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Capital Flows and Growth in Developing Countries: A Dynamic Panel Data Analysis


  • K. Sandar Kyaw
  • Ronald Macdonald


This paper unravels the capital flow-growth nexus by employing a model that incorporates contemporaneous influences and contemporaneous expectations. Using an unbalanced panel data set, the paper considers and highlights the role of indirect effects, through the spillover or interaction channel, in influencing economic development. Rigorous tests—incorporating tertiary education, alternative capital flow types and an interaction term—confirm the hypothesis that private capital flows are growth promoting in general, and upper middle-income countries appear to gain more from such flows than low-income countries.

Suggested Citation

  • K. Sandar Kyaw & Ronald Macdonald, 2009. "Capital Flows and Growth in Developing Countries: A Dynamic Panel Data Analysis," Oxford Development Studies, Taylor & Francis Journals, vol. 37(2), pages 101-122.
  • Handle: RePEc:taf:oxdevs:v:37:y:2009:i:2:p:101-122 DOI: 10.1080/13600810902859536

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    References listed on IDEAS

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    Cited by:

    1. Benos, Nikos & Zotou, Stefania, 2014. "Education and Economic Growth: A Meta-Regression Analysis," World Development, Elsevier, vol. 64(C), pages 669-689.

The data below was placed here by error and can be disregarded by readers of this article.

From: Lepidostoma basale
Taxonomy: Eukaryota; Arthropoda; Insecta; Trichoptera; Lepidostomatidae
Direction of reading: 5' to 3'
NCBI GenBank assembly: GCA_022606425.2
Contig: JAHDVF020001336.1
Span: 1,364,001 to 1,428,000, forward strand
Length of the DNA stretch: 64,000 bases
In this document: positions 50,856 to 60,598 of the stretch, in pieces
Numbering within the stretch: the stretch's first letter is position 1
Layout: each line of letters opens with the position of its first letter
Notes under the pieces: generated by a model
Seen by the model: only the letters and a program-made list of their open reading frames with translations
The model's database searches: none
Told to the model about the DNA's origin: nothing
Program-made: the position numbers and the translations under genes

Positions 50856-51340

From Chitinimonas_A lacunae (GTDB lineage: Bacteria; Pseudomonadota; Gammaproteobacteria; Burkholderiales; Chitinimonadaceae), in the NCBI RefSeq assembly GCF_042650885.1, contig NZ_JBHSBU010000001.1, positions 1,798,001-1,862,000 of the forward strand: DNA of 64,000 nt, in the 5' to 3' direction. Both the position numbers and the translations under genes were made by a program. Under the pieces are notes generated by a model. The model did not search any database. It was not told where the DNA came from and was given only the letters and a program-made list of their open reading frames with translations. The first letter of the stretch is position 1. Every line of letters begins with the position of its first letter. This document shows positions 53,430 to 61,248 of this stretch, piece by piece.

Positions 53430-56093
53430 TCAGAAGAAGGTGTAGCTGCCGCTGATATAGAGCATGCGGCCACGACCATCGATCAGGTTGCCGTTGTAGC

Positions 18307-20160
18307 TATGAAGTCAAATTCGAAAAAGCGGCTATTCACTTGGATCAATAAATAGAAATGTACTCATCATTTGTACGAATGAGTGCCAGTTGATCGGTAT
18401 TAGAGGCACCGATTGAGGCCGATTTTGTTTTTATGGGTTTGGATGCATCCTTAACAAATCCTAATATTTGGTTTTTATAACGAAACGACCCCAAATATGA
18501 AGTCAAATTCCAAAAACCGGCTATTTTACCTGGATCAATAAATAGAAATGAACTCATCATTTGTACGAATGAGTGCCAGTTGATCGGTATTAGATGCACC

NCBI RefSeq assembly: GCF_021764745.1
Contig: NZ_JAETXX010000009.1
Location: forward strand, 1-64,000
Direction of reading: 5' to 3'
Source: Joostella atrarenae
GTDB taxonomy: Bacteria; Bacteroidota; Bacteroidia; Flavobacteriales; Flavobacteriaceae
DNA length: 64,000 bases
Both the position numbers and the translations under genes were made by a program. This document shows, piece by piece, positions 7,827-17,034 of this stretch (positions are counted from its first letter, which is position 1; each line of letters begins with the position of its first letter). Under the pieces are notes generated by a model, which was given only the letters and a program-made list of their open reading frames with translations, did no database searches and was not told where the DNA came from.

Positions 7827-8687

2. Ketenci, Natalya, 2017. "The Impact of the Global Financial Crisis on the Economic Development in the Eurasian Region," MPRA Paper 83780, University Library of Munich, Germany, revised 2017.
    3. Natalya Ketenci, 2015. "Economic growth and capital flow in European countries in pre and post-crisis periods," Cuadernos de Economía - Spanish Journal of Economics and Finance, ELSEVIER, vol. 38(108), pages 163-180, Septiembr.
    4. Mollick, André Varella & Cabral, René & Carneiro, Francisco G., 2011. "Does inflation targeting matter for output growth? Evidence from industrial and emerging economies," Journal of Policy Modeling, Elsevier, vol. 33(4), pages 537-551, July.
    5. Koepke, Robin, 2015. "What Drives Capital Flows to Emerging Markets? A Survey of the Empirical Literature," MPRA Paper 62770, University Library of Munich, Germany.
    6. Eng, Yoke-Kee & Wong, Chin-Yoong, 2016. "Asymmetric growth effect of capital flows: Evidence and quantitative theory," Economic Systems, Elsevier, vol. 40(1), pages 64-81.

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